Thank you so much for your comments and thoughts on our last episode featuring Kathleen Newman-Bremang, ‘Working While Black’. We’re glad it resonated with so many of you, and we intend to continue doing the work of unpacking and dismantling the embedded policies, procedures, and assumptions that have fueled anti-Black racism in the entertainment industry.
One significant development in the scant few weeks since the killing of George Floyd brought Black Lives Matter and the open secret of police brutality is that Black people have been compelled to tell the truth about their experiences, even though it would be a mistake to say they feel ‘safer’.
Actress Samantha Ware, who played Jane on Glee, called out Lea Michele for behaviors on set and was quickly backed up by other members of the cast. It’s easy to say that’s unacceptable (which it is), easy to check the box of ‘appropriate apology’ when stars tweet that they’re learning or sorry for mistakes they’ve made in the past – but what were the structures that allow it to happen in the first place? A large part of it, of course, is the perception of Lea Michele as Glee’s ‘star’ – but there are other, more institutionalized reasons why behaviours like this are allowed to go unchecked.
One of the common responses that comes up when discussing aggressions, micro or otherwise, at work, is ‘you should go to HR!’ We break down why that’s almost never an option on set – partly because that’s not the way an on-set workplace is structured, but also because – and this is a revelation for almost everyone in the work world sooner or later – the actual purpose of Human Resources is to protect the company. Not the individual. And those interests are not always aligned.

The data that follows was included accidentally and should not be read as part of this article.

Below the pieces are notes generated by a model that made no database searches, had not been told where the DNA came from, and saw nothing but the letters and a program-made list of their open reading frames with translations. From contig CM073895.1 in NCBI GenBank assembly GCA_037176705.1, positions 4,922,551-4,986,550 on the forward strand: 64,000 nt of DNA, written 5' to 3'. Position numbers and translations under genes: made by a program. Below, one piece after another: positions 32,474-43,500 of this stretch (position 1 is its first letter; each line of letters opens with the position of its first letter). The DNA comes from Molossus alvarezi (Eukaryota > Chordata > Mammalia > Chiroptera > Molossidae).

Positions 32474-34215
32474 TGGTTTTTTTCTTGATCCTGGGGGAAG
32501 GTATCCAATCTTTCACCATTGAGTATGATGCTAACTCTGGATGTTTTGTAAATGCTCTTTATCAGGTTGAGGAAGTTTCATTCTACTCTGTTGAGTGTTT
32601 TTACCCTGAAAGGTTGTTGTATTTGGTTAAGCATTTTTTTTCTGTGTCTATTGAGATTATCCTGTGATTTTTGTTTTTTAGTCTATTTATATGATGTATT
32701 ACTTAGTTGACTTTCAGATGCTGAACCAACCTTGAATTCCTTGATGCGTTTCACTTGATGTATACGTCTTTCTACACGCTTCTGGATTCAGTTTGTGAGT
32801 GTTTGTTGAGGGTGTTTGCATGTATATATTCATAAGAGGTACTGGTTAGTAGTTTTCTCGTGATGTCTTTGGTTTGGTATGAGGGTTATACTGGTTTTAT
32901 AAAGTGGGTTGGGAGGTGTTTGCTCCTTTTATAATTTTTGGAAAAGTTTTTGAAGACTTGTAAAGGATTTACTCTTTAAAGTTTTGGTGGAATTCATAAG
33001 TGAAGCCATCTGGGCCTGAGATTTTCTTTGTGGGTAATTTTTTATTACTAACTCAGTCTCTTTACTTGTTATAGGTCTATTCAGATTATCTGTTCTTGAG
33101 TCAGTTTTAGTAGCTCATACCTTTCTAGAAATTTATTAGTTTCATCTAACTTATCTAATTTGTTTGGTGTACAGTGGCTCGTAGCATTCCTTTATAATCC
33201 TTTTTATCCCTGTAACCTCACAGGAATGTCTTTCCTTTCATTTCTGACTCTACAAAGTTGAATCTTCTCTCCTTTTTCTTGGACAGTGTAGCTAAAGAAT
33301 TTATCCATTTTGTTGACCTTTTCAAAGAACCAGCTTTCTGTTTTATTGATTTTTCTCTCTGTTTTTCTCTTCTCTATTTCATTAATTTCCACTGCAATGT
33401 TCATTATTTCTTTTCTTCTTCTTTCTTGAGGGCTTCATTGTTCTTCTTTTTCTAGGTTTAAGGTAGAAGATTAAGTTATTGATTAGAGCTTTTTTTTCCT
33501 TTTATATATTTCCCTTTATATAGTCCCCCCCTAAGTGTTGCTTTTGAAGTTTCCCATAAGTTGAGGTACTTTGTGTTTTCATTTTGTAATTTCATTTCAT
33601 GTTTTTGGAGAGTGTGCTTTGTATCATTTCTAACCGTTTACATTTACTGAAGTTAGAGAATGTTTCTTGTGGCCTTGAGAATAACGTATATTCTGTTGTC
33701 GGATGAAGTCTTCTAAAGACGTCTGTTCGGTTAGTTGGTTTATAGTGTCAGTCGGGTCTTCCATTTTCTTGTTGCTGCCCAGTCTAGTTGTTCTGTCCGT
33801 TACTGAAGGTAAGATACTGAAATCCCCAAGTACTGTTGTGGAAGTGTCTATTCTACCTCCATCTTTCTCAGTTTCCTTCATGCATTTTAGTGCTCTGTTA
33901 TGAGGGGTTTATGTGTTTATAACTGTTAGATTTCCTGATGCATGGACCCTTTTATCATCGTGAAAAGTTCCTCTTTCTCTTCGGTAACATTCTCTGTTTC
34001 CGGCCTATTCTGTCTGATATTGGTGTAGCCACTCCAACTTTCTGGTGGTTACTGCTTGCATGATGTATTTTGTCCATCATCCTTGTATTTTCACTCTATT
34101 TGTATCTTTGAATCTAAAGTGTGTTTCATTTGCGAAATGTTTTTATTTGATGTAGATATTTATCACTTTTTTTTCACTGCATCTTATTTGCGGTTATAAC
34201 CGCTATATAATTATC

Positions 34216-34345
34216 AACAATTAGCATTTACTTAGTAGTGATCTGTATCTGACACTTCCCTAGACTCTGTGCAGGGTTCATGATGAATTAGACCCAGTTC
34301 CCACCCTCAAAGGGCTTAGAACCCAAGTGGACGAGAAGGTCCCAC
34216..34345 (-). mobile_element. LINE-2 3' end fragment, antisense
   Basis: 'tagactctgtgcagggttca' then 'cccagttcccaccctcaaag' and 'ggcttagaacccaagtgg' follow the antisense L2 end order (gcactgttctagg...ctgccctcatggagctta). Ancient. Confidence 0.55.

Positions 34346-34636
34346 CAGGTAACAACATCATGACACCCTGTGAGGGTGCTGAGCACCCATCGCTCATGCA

Finally, we’re talking about all the existing policies and systems on sets that non-Black people may not ever have clocked as being aggressive or otherwise threatening. Kendrick Sampson, who has appeared on Insecure, How To Get Away With Murder, Supernatural and many more, and who was hit with rubber bullets at a protest in L.A., points out that long-held ‘standards’ like having police presence on sets can be an additional trauma for Black people, whose interactions with police often feel threatening rather than protective.
What is it going to take to unpick all these ‘standard’ on-set procedures? Sing it with us – MONEY. But if money talks, and it always, always does, then the way we spend our money, through supporting companies who are doing more work in trying to get it right, speaks loud and clear.
We’ll be continuing this conversation next week when we discuss the ways storytelling has sidelined Black, Indigenous and other People Of Colour, and can’t wait to hear your thoughts. Thank you, as always, for your comments and questions – we are here for all of them!
Find us on Twitter @laineygossip and @duanaelise or Instagram @laineygossip and @duanataha. Subscribe to us wherever you get your podcasts, and please, please keep the conversation going – we’re loving the ongoing dialogue, and more importantly, we need it.